To be taken seriously and accepted as an equal to my male counterparts in the same role has been a long, hard road. But the moments where I took a leap and dove into the unknown was where I experienced the most personal development and growth.

It really took a great leader to recognise my abilities. They were able to prod me in the right way, get me to move out of my comfort zone and believe in myself.

My advice for women in tech

It’s really important to build yourself a solid support network, seek out industry events and join industry groups. There is the Australian Women in Security Network (AWSN) and the Australian Women in Security Network Cadets (AWSN Cadets). There are many experienced men and women who are supportive of new talent entering the industry. Networking will help you connect.

Be open to new opportunities, even if people, or your own inner voice, are telling you “no.” A very wise industry influencer once told me, “if you’re feeling challenged, it means you are growing!”

Know who you are and your values as an individual. Write them down on post-it notes and put them somewhere to view when you need to remember your strengths. Even though there is far more support for women working in and seeking out career opportunities in the tech industry, you still have to be your own best friend.

A sign saying difficult roads lead to beautiful destinations

What Telstra is doing

My team at Telstra sits within the Threat Research and Intelligence group led by Chris Mohan. Chris is an industry-recognised champion of change and an active supporter of women in cyber security. He has actively encouraged me to become more visible in the industry and work with other organisations in cyber security, such as the Australian Women in Security Network.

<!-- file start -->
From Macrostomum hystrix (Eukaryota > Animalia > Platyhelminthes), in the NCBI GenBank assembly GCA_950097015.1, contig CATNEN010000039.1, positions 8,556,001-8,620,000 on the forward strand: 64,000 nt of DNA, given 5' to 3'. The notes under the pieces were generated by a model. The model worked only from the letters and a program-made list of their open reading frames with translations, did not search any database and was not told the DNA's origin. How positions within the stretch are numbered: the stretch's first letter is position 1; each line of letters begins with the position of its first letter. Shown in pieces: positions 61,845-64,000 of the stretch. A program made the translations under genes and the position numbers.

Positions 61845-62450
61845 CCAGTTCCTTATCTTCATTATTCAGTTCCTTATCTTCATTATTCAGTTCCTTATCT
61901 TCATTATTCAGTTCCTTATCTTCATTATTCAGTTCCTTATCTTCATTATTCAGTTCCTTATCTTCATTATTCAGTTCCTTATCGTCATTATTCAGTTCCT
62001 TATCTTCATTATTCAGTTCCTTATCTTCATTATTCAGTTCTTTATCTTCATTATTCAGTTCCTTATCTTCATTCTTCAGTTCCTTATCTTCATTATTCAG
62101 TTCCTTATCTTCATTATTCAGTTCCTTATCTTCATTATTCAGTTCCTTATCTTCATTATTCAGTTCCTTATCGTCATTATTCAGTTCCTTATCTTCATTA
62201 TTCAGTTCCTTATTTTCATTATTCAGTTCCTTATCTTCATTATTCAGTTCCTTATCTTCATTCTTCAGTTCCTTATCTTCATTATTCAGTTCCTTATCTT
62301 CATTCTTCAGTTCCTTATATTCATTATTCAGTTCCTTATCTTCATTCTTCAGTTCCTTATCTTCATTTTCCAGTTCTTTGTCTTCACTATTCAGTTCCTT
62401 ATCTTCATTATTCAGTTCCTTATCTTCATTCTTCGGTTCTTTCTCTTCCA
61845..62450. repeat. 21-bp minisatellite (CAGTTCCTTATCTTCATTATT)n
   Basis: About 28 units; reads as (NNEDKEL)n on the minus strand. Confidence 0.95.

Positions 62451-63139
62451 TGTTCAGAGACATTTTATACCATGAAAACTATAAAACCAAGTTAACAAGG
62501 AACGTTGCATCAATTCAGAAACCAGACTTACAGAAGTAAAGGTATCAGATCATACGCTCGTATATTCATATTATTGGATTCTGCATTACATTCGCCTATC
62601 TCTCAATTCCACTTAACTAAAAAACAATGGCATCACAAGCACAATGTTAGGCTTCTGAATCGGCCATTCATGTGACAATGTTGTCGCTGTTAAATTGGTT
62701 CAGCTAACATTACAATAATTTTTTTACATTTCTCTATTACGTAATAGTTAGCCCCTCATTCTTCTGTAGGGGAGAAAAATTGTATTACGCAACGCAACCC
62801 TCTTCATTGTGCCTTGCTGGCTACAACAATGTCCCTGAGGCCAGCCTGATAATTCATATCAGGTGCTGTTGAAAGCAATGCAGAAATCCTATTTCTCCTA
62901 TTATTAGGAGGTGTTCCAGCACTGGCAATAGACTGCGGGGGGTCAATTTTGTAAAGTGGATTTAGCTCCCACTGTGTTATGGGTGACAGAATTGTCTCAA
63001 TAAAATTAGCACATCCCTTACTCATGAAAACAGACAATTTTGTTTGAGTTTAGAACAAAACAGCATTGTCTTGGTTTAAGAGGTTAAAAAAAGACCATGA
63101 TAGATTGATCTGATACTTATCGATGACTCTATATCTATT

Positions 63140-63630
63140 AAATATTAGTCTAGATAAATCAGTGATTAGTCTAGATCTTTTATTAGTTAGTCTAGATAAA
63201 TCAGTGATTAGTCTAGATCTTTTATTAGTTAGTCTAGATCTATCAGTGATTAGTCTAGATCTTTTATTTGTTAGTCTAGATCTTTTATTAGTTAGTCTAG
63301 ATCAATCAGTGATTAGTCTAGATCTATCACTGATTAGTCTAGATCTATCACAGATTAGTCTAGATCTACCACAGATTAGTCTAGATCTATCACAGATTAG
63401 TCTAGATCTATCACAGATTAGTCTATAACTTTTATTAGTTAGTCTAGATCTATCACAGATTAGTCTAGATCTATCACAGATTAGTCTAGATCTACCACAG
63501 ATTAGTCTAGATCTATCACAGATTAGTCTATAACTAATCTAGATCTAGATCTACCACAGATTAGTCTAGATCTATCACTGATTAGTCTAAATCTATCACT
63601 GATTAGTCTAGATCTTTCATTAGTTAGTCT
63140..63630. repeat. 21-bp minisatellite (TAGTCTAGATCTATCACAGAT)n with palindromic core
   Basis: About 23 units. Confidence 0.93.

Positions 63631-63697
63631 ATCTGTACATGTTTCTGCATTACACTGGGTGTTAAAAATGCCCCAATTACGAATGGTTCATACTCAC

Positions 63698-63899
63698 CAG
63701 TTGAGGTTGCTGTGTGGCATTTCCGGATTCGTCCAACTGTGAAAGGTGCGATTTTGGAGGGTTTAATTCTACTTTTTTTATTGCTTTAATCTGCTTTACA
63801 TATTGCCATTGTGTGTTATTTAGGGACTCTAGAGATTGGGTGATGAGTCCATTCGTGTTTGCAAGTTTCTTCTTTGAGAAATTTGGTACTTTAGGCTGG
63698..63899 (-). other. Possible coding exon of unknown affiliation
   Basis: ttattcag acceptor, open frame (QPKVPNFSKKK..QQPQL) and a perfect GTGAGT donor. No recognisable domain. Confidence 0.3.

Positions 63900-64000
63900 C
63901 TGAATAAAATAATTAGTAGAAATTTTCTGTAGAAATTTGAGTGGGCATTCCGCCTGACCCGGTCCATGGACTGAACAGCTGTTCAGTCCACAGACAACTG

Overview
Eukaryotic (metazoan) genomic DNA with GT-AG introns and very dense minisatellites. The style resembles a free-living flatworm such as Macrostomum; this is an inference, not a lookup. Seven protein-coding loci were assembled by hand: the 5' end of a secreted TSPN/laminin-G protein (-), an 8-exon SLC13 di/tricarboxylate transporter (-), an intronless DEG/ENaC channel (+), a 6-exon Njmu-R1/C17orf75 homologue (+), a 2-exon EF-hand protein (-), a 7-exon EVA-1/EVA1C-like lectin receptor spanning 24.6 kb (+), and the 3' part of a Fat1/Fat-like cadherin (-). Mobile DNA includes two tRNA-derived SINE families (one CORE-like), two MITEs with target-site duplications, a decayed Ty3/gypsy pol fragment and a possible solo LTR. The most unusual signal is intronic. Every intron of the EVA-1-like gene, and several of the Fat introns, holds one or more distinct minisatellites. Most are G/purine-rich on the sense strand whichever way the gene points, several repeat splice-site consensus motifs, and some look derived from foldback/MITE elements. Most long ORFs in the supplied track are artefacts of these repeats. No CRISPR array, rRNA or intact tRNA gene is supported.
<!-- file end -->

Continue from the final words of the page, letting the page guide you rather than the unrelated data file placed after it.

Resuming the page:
He has pushed me and other female colleagues out of our comfort zones to speak publicly and is a supporter of diversity in thinking and skills, not just gender.

Telstra also supports its people with memberships so we can attend industry events with organisations such as the Australian Information Security Association and conferences such as CyberCon. Some Telstra teams also have industry partnerships with sponsorship that offers us opportunities to attend conferences and networking events aimed exclusively at women, such as FitT (Female in IT and Telecommunications). There is also the option of free training via LinkedIn Learning for all employees to access and improve their skills.

As the largest telecommunications and technology company in Australia, Telstra offers many different career opportunities for diverse skill sets. It encourages and supports flexible working, and there are internal support groups for women such as Brilliant Connected Women (BCW) — a group that supports and champions gender equality. This group is open to all Telstra people and creates opportunities within the organisation for women across the company.

If you want to learn about why Telstra is passionate about diversity and inclusion, you can find out here.

If you’re interested in bringing your skills to a company that champions diversity, take a look at our latest job opportunities.

Telstra Careers Forum
Inspiration | Telstra Careers |

A passion for tech that’s inspiring girls worldwide

By Ami Pasricha September 13, 2019

I chose to study engineering because of my brother. He was in the middle of a degree and suggested that I give it a try.

Until then, I really didn’t know what I wanted to do. I dreamt of being a chef, an accountant and for a while, an actress. But the first time I thought seriously about my career was when I enrolled in a Bachelor’s degree in Electrical and Computer Systems Engineering at Monash University.

That was five years ago. Since then I’ve gone through Telstra’s Graduate Program and now work in the Customer Co-Creation and Innovation Space in Product Engineering.